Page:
Tennyson is using the Aubade here to understand the process of separation of death, rather than simply a separation at dawn, however, it is not rare for this poetic form to become an expression of both these phenomena. However, in ‘Maud’ the Aubade is used in a different way, to describe a lover waking from a dream of the beloved, the fact that his lover is not even present when the Aubade (usually a joint song) is spoken, reinforces the lowliness of the speaker in ‘Maud’, as well as the intensity of his fantasy about her.

‘Do I hear her sing as of old,
My bird with the shining head,
My own dove with the tender eye?
But there rings on a sudden passionate cry,
There is some one dying or dead,
And a sullen thunder is roll’d;
For a tumult shakes the city,
And I wake, my dream is fled;
In the shuddering dawn, behold,
Without knowledge, without pity,
By the curtains of my bed
That abiding phantom cold. ‘ – ‘Maud: A Monodrama’ 

It is in ‘Tithonus’, however, that Tennyson’s ‘Aubades’ reach their climax. It is a poem about Aurora, the goddess of the dawn, and her human lover Tithonus, to whom she granted immortality, but not the ability to stop ageing. As a result, he grows older and older, yet cannot die. He therefore both loves and hates the dawn, hoping for the death that the Aubade normally hails, yet doomed to re-live repeatedly this cycle of parting.

‘Yet hold me not for ever in thine East:
How can my nature longer mix with thine?
Coldly thy rosy shadows bathe me, cold
Are all thy lights, and cold my wrinkled feet
Upon thy glimmering thresholds, when the steam
Floats up from those dim fields about the homes
Of happy men that have the power to die,
And grassy barrows of the happier dead.
Release me, and restore me to the ground;
Thou seëst all things, thou wilt see my grave:
Thou wilt renew thy beauty morn by morn;
I earth in earth forget these empty courts,
And thee returning on thy silver wheels.’ – ‘Tithonus’  

In modern aubades, often the more romantic element of the poem, as it was originally used, has been lost. Instead, what remains are the threat of mortality, and the cycle of time, which these poems imply. As a result, the aubades we read now are often quite depressing, and as usual, Philip Larkin does an excellent job of extracting the misery out of the form.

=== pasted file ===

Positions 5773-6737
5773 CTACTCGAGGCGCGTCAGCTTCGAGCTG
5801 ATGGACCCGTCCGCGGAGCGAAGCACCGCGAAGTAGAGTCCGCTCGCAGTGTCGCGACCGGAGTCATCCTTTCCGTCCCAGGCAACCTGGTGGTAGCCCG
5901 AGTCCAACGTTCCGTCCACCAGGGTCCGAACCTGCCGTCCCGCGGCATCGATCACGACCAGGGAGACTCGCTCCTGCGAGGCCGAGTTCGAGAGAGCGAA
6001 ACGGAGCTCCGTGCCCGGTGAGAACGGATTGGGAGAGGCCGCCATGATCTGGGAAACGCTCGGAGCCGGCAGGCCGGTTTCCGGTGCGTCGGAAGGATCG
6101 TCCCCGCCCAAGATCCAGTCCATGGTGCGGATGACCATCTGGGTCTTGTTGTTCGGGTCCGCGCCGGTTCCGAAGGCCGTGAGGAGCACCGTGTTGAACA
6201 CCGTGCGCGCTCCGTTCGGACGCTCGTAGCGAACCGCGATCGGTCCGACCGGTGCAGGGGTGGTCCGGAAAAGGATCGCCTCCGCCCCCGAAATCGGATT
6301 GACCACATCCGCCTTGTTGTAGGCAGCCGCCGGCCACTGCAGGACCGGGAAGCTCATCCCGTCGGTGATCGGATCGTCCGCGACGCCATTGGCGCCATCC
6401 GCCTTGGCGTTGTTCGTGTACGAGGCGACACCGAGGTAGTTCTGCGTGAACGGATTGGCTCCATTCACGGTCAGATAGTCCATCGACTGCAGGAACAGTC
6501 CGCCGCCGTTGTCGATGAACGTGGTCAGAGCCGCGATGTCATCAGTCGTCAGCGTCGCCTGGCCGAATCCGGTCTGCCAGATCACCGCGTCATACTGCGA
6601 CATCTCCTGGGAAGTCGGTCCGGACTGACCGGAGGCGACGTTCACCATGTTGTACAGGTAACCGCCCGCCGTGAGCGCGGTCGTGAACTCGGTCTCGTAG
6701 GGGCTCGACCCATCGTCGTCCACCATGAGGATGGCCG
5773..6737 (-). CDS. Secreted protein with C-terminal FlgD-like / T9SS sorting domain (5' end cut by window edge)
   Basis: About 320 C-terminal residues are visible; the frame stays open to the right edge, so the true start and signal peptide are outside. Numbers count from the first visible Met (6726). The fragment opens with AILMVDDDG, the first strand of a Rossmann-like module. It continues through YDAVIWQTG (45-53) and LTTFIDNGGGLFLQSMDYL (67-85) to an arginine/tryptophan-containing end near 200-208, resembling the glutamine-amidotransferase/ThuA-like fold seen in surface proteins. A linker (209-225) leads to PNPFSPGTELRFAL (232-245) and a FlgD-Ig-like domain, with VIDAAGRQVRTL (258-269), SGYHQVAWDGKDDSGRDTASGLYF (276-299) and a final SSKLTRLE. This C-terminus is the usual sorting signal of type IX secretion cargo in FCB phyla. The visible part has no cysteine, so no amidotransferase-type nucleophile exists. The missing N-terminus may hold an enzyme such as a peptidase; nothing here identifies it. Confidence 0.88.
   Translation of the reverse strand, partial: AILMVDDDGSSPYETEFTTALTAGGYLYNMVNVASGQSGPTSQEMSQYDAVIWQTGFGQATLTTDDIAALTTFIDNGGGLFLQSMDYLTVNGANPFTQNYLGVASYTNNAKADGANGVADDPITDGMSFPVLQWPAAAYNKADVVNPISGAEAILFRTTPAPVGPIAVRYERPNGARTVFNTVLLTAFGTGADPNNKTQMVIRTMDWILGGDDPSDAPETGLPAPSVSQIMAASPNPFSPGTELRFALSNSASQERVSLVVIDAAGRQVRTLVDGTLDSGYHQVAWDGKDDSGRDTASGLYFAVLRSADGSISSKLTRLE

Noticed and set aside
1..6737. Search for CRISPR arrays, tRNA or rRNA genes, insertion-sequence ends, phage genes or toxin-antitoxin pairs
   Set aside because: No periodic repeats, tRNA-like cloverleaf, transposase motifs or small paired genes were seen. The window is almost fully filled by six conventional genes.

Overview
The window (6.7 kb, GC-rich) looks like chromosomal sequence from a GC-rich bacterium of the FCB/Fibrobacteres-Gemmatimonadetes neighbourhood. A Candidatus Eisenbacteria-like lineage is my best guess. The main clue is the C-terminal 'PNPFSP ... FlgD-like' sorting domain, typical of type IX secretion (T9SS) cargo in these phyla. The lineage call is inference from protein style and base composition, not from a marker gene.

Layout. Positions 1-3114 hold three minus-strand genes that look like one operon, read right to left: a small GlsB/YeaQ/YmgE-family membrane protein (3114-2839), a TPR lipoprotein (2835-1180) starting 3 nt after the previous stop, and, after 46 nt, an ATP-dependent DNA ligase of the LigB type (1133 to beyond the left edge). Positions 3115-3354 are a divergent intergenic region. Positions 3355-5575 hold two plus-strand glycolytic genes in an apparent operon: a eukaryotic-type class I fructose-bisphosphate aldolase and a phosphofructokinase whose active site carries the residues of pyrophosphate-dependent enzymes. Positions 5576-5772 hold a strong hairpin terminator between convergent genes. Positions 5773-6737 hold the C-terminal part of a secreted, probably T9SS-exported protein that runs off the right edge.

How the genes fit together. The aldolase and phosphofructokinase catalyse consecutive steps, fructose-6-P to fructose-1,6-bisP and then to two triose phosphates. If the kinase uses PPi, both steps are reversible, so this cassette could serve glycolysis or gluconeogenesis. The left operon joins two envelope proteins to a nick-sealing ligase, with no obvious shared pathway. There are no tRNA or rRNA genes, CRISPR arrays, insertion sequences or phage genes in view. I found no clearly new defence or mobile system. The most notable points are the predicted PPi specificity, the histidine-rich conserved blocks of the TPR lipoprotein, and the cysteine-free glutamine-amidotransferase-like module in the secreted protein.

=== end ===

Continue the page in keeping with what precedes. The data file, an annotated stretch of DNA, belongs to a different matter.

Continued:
‘I work all day, and get half-drunk at night.  
Waking at four to soundless dark, I stare.  
In time the curtain-edges will grow light.  
Till then I see what’s really always there:  
Unresting death, a whole day nearer now,  
Making all thought impossible but how  
And where and when I shall myself die.  
Arid interrogation: yet the dread
Of dying, and being dead,
Flashes afresh to hold and horrify.’ – ‘Aubade’, Philip Larkin

However, this is not to say that the aubade is by nature a poetic reflection on death, and, in order to make the occupiers of ‘Aubade’ the house, feel a little better, I think it is best to end on a more positive rendition of this kind of poem. John Donne’s 1633 poem ‘The Sun Rising’ begins with a lament about the dawn but ends with a desire for the day to come, and for the sun to shine upon him and his lover. 

    ‘Busy old fool, unruly sun,
               Why dost thou thus,
Through windows, and through curtains call on us?
Must to thy motions lovers' seasons run?              


               She's all states, and all princes, I,
               Nothing else is.
Princes do but play us; compared to this,
All honor's mimic, all wealth alchemy.
               Thou, sun, art half as happy as we,
               In that the world's contracted thus.
         Thine age asks ease, and since thy duties be
         To warm the world, that's done in warming us.
Shine here to us, and thou art everywhere;
This bed thy center is, these walls, thy sphere.’ – ‘The Sun Rising’, John Donne